Fri, 29 Sep 2023

Dubai [UAE], May 24 (ANI/WAM): Razan Al Mubarak is presiding over the 109th Council Meeting of the International Union for Conservation of Nature (IUCN), which began yesterday and will run until May 25.

Al Mubarak, who has been at the forefront of important local and international environmental initiatives for years, was elected to a four-year term as President of IUCN in September 2021. She is the second woman to lead the prestigious conservation organisation and the first one from the Arab world.

One of the key issues on the agenda in Gland, Switzerland, this week is incorporating nature and biodiversity conservation into the United Nations Climate Change Conference (COP28) process. COP28 will take place at Expo City Dubai from November 30 to December 12, 2023.

"It is already a fact that species are going extinct as a direct result of climate change," said Al Mubarak, who also serves as UN Climate Change High-Level Champion for the leadership team of COP28 UAE.

"Rising levels of greenhouse gasses and the corresponding temperature rise and other adverse effects are putting additional pressure on thousands of species on the IUCN Red List of Threatened Species," she said. "At the same time, natural ecosystems provide key services that can help address the climate challenge. They store carbon and protect people from the worst effects of climate hazards like sea-level rise, flooding, heatwaves and droughts.""Because of all this, exploring the convergence of agendas between biodiversity and climate change is a logical and critical step," said Al Mubarak.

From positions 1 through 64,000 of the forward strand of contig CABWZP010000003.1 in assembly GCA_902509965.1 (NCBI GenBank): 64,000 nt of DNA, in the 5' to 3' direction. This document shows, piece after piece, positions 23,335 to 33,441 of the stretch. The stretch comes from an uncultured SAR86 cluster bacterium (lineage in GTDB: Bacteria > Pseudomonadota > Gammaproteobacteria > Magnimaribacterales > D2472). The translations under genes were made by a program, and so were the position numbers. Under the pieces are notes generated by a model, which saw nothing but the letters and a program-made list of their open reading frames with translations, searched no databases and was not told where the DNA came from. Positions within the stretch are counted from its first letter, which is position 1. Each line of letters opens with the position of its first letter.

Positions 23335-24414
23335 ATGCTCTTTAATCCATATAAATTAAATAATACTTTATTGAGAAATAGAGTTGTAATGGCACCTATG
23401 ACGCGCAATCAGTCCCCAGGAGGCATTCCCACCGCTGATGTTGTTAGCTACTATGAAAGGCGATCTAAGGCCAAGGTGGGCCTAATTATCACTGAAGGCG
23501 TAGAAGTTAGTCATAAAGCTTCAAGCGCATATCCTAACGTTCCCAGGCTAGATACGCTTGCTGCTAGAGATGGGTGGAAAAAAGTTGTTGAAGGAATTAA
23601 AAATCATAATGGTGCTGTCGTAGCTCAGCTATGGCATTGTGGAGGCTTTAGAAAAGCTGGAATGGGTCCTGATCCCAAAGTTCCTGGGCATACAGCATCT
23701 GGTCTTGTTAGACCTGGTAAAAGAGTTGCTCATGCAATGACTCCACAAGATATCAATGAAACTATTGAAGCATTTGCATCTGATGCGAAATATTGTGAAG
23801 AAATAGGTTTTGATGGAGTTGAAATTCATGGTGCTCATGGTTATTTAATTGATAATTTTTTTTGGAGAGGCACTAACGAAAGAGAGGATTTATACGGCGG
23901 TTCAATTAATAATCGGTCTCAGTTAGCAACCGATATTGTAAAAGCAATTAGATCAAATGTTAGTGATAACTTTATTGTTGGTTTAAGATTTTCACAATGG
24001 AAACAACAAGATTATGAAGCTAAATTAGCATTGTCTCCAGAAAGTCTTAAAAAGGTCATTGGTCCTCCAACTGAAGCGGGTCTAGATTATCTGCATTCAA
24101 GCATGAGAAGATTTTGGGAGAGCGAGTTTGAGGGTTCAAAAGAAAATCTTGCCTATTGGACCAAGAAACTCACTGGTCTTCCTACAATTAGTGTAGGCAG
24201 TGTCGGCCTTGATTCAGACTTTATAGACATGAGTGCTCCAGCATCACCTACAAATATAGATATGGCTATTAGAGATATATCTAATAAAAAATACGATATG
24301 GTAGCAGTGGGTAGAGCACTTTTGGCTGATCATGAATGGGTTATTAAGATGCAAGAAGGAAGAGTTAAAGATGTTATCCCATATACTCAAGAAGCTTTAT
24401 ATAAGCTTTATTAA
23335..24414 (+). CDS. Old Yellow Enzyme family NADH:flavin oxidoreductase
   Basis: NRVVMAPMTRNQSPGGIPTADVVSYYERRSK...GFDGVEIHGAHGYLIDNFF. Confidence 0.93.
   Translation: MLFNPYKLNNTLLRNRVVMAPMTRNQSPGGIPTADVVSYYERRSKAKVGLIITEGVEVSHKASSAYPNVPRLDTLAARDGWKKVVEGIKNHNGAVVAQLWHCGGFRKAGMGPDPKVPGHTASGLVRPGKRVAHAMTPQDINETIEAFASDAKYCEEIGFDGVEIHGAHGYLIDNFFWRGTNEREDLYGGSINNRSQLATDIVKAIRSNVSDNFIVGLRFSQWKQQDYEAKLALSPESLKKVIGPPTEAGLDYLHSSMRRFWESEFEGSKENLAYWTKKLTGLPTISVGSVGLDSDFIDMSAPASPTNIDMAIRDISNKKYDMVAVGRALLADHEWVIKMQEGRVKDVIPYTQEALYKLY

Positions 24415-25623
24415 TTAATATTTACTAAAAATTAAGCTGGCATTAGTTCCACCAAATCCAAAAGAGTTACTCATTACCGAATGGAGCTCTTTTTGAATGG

IUCN council meetings are typically held twice a year with the most recent one taking place in Abu Dhabi this January. As the President, Al Mubarak's role is to convene the Council, facilitate discussion, recognise alternative viewpoints, represent IUCN members and help build consensus among council members.

The IUCN is one of the main proponents of the idea that nature-based solutions are a key part of the effort to keep global warming well below the threshold of 2C above pre-industrial levels agreed through the UN framework. Besides reducing emissions, nature-based solutions - like dealing with deforestation, restoring ecosystems and improving farm management - will also reinforce adaptation measures as humanity deals with some inevitable climate change impacts. For example, the IUCN estimates that nature-based solutions could reduce the intensity of climate and weather-related hazards by almost a third.

There have already been some efforts to incorporate nature-based solutions into the UN climate change negotiations. At the end of last year, during COP27 in Egypt, the host country together with Germany and the IUCN, rolled out the ENACT initiative. This voluntary coalition of state and civic actors is coordinating global efforts to apply nature-based solutions to deal with climate change, ecosystem degradation and biodiversity loss. One outcome is the publication of an annual State of Nature-Based Solutions Report. The first issue of the report is expected to be shared at COP28 in the UAE.

In the UAE, Al Mubarak, who is also the Managing Director of the Environment Agency - Abu Dhabi (EAD) and the Mohamed bin Zayed Species Conservation Fund, has been an active champion of the idea that restoring natural habitats is not only good for biodiversity but for climate and livelihoods, too. EAD hasbeen a pioneer in studying and protecting mangrove habitats and seagrass beds and raising awareness about their strategic importance for the UAE.

The UAE has been a strong supporter of IUCN for decades. Abu Dhabi is a former framework donor to the organisation and has hosted Specialist Group Chairs meetings of the IUCN Species Survival Commission on four occasions since 2008.

UAE-based IUCN members include the Ministry of Climate Change and Environment, Environment Agency - Abu Dhabi, Dubai Desert Conservation Reserve, Al Ain Zoo, International Fund for Conservation of Houbara, as well as the Mohamed bin Zayed Species Conservation Fund, Emirates Nature - WWF, and the Emirates Environmental Group. (ANI/WAM)

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